Month: January 2019

Onboarding A New Employee? Follow These 11 Effective Strategies

Onboarding new hires is a crucial—and sometimes regularly repeated—process for businesses. Not having a concrete training plan in place can cause anxiety and confusion for both the incoming employees and those tasked with training them. You not only need to be sure you don’t overwhelm new team members in their first days, but also that you give them all the information they need—including the “small, everyday” details that can sometimes be taken for granted.

If you want your new team members to receive the best grounding for their roles, but you don’t want to sidetrack seasoned employees with complicated and repetitive training stints, you need to develop effective and efficient onboarding processes. According to members of Forbes Coaches Council, here are some aspects of your business that must be covered by a good training program, as well as strategies you can use to effectively and efficiently onboard your new team members.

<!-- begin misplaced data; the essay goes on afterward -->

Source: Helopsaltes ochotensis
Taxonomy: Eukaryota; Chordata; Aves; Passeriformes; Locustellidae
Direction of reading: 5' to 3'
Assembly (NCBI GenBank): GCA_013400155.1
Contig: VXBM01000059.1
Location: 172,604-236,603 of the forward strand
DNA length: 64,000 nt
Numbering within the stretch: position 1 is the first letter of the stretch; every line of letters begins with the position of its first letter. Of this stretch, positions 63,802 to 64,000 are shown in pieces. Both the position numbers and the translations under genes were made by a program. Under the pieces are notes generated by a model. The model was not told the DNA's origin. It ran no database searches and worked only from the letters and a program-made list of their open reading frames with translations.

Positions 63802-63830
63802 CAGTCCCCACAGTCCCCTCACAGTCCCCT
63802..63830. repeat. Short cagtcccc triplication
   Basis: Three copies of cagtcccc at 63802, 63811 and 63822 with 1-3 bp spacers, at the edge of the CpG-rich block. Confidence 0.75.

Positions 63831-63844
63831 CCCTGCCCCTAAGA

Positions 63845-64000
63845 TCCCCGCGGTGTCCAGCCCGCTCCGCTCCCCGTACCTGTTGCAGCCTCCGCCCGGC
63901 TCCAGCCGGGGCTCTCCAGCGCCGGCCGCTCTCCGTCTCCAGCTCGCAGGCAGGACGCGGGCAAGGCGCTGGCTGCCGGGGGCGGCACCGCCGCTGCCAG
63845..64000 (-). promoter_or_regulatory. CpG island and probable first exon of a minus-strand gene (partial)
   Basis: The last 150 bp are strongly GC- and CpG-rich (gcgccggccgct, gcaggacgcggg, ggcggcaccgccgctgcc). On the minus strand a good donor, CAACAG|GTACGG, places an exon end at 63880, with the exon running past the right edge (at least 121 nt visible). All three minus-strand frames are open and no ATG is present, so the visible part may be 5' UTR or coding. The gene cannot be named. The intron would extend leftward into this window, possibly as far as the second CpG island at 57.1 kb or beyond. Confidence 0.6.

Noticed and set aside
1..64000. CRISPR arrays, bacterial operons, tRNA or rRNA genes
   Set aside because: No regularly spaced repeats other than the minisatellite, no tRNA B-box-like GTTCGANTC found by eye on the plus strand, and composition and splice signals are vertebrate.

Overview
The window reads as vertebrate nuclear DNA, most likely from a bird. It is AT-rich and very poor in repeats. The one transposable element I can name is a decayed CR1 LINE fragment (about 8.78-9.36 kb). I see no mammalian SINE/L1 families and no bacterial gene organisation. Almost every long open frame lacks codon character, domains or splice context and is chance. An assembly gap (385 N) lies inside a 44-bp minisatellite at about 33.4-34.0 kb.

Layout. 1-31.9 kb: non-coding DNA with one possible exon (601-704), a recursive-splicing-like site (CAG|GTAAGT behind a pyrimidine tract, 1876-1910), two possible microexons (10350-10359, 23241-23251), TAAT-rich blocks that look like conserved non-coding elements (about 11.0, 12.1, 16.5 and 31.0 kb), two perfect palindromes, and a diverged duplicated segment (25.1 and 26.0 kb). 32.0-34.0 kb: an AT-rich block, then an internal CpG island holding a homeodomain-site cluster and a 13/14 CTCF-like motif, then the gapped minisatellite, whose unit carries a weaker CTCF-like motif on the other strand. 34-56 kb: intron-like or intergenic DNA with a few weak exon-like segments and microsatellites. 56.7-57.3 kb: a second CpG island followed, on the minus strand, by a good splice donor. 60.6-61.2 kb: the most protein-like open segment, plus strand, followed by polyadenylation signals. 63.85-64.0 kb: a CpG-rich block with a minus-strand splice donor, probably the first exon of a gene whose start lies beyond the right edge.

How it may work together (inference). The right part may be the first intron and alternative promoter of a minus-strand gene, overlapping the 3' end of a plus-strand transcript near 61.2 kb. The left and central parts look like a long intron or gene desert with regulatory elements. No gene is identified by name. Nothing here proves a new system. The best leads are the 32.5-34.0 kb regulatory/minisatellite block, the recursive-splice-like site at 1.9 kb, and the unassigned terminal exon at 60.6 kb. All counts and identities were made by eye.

14 Things You Should Never, Ever Say In A Job Interview

It’s always intimidating to interview for a new job, whether you’re fresh out of university and eager to break into your industry or a veteran looking to transition to a new company. As best practices, new technologies and expectations shift within industries at an ever-faster rate, it can be a challenge to present yourself in the best way for each interview.

That being said, there are just some things a job seeker should never say in an interview. To help job candidates avoid making a slip-up, 15 members of Forbes Coaches Council share their advice on the one thing you should never say during a job interview.

Do Recruiters Need a Code of Ethics?

Low-level recruiting jobs can be among the toughest in HR. Practitioners are under extreme pressure to fill clients’ positions. That pressure can tempt recruiters to make some less-than-ethical choices.

Occasionally, recruiters charge job-seekers for their services. Some mislead applicants about openings or about their chances of getting a job. They might post fake job descriptions or fabricate a relationship with an employer. Some recruiters misuse applicants’ personal information.